The DVM embraces the fact that any on-chain oracle can be corrupted — for a price. Because there is no "rule of law" on blockchains outside of economic incentives, UMA's DVM relies on a system of economic incentives to ensure that there is no profitable way to corrupt the DVM.
UMA’s DVM introduces a simple economic security framework for evaluating oracles. We look at the potential profit from corruption (PfC) and cost of corruption (CoC) of contracts in our system, and have designed a mechanism to ensure that the cost of corrupting the DVM will exceed the potential profit. In doing so, we eliminate the economic incentives for corrupting the DVM in the first place.
This is a 3 step process:
- Create a system to measure the Cost of Corruption (CoC)
- Create a system to measure the Profit from Corruption (PfC)
- Design a mechanism to keep CoC > PfC and prove it will work
The DVM uses a Schelling-Point style voting system with tokenized voting rights. UMA tokenholders vote on price requests that are submitted by contracts registered with the DVM.
UMA tokenholders are paid a reward for voting honestly and penalized otherwise. As long as there is an honest majority, voters will vote correctly. This means the Cost of Corruption is the cost to buy control of 51% of the UMA tokens.
The system-wide PfC is the sum of the PfC of each financial contract that is registered with the DVM. The PfC of an individual financial contract is the maximum profit an attacker could make if they had full control of the DVM and the prices it returns to a financial contract. This is the contract-specific PfC value. The DVM then sums each contract’s PfC into a system-wide PfC number.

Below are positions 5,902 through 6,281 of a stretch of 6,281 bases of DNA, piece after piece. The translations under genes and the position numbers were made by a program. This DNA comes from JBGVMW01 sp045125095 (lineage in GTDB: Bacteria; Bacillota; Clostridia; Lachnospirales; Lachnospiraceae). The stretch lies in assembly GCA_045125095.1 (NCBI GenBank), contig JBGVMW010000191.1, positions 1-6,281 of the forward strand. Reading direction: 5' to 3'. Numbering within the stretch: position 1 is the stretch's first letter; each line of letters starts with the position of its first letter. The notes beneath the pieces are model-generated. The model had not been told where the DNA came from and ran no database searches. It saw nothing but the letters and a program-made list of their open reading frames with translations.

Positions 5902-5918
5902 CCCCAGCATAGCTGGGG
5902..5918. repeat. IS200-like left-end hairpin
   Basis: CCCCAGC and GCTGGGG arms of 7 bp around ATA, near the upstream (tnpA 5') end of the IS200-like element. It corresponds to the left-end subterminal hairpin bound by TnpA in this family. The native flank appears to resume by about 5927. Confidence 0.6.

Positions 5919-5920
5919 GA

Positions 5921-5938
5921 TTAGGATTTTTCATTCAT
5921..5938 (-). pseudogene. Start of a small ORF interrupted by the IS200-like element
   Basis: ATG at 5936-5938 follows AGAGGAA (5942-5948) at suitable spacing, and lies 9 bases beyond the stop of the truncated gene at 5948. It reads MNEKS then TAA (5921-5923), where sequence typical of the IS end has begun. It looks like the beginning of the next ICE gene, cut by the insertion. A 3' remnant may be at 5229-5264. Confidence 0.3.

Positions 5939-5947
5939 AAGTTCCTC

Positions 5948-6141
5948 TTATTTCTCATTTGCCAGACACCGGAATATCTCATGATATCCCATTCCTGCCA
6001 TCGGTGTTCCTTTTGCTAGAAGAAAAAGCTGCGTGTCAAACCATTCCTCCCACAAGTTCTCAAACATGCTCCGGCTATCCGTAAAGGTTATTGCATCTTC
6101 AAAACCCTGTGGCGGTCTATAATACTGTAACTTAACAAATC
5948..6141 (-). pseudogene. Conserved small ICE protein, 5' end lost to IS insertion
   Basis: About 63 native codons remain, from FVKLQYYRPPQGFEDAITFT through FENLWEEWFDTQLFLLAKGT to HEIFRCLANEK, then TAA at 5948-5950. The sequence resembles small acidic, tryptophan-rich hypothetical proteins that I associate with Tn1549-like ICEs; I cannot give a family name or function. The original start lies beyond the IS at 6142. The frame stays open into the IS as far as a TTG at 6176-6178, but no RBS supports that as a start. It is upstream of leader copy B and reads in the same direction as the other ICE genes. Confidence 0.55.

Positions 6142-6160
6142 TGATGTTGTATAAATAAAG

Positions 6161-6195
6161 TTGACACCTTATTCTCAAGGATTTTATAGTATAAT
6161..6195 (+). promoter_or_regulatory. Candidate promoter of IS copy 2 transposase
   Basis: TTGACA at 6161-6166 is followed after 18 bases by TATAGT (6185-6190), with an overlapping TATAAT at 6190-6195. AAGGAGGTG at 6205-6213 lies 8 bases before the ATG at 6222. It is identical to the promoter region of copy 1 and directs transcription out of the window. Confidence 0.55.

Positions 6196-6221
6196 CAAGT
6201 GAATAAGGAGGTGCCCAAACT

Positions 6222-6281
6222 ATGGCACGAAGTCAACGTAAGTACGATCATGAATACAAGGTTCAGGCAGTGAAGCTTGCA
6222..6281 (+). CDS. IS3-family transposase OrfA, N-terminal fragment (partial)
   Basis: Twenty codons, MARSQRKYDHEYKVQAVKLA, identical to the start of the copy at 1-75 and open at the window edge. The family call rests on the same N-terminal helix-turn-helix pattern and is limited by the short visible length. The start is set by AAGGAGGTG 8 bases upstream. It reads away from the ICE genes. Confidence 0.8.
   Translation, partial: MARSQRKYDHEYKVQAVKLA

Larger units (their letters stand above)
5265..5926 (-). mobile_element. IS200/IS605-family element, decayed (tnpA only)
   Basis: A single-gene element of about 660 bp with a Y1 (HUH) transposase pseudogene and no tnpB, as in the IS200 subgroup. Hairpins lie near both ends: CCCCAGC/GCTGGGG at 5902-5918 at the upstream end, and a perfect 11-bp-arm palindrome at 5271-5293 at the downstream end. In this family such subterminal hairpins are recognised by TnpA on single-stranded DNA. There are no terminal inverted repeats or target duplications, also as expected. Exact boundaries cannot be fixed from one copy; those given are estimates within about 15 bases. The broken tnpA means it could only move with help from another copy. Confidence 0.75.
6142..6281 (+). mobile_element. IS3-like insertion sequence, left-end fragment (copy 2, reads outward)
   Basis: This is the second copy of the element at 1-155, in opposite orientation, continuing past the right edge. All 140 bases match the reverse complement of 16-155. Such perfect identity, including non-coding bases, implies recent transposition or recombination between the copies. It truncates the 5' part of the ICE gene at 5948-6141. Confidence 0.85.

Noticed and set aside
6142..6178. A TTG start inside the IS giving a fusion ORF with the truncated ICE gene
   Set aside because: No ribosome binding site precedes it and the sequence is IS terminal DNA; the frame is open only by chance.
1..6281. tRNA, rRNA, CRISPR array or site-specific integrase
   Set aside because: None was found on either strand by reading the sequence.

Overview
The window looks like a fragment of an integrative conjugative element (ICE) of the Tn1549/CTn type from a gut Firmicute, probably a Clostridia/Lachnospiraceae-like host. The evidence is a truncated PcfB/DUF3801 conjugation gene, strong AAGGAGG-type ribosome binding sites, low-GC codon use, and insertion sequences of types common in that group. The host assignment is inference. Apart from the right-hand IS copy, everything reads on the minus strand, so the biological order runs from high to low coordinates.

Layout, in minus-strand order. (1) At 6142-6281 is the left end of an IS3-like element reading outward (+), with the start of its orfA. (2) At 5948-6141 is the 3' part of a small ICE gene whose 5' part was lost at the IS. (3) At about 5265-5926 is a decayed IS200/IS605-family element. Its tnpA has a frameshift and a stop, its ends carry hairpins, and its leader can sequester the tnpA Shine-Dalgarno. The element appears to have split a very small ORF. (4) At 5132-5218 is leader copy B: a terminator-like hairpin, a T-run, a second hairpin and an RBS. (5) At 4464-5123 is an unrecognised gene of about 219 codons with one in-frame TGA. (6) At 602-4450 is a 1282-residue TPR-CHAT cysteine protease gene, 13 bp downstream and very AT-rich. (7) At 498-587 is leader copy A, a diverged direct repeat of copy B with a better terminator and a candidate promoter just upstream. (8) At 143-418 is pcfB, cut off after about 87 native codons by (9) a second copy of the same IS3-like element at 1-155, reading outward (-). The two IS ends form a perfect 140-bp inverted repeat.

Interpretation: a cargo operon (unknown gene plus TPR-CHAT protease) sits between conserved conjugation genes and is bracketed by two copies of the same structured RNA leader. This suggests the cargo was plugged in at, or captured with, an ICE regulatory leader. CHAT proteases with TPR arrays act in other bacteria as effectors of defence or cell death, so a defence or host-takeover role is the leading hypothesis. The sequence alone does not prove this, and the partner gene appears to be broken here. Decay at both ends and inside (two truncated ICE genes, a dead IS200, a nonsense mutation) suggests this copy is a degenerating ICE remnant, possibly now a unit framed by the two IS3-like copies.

Each smart contract that is registered with the DVM is responsible for computing their PfC values and exposing a
pfc() method so others can read it. This PfC value is reported to the DVM whenever fees are paid, since the fee amount is a function of the PfC value.
To calculate the PfC for the overall DVM system, the system sums the PfC values computed and reported by each individual financial contract.
The CoC > PfC mechanism is enforced by a variable-fee policy (see section "Fees paid to the DVM" below to learn more about the fee policy). Enforcing the CoC > PfC inequality requires keeping the cost of 51% of the participating UMA voting tokens above the system-wide PfC. In other words, the total market cap of the participating UMA voting tokens needs to be >200% the system-wide PfC.
The owner of the
Withdrawer privilege uses the funds from the
Store to perform “buy and burn” operations on the $UMA tokens to maintain CoC > PfC.
The “final fee” is paid to the
Store each time that a financial contract makes a price request from the DVM.
The “final fee” is a fixed amount for each collateral type.
Currently, UMA tokenholders must manually observe the PfC and CoC to determine the regular and final fee rates.
The rates should generally go up as the CoC > PfC inequality comes closer to being violated.
Higher fees slightly reduce the PfC since the collateral is pulled from the contracts to put into the Store, and the Risk Labs Foundation regularly withdraws the fees that have collected in the
Store and uses them to “buy and burn” UMA tokens to increase the CoC.
Fee rates, as well as other parameters relating to the DVM, are established via on-chain governance by UMA tokenholders via the UMIP process.
The UMA token is the voting token for the UMA DVM.
View here to learn more about how UMA token is used to manage and enforce financial contracts.
For more detailed research on potential mechanisms that can be implemented, please look at this repo.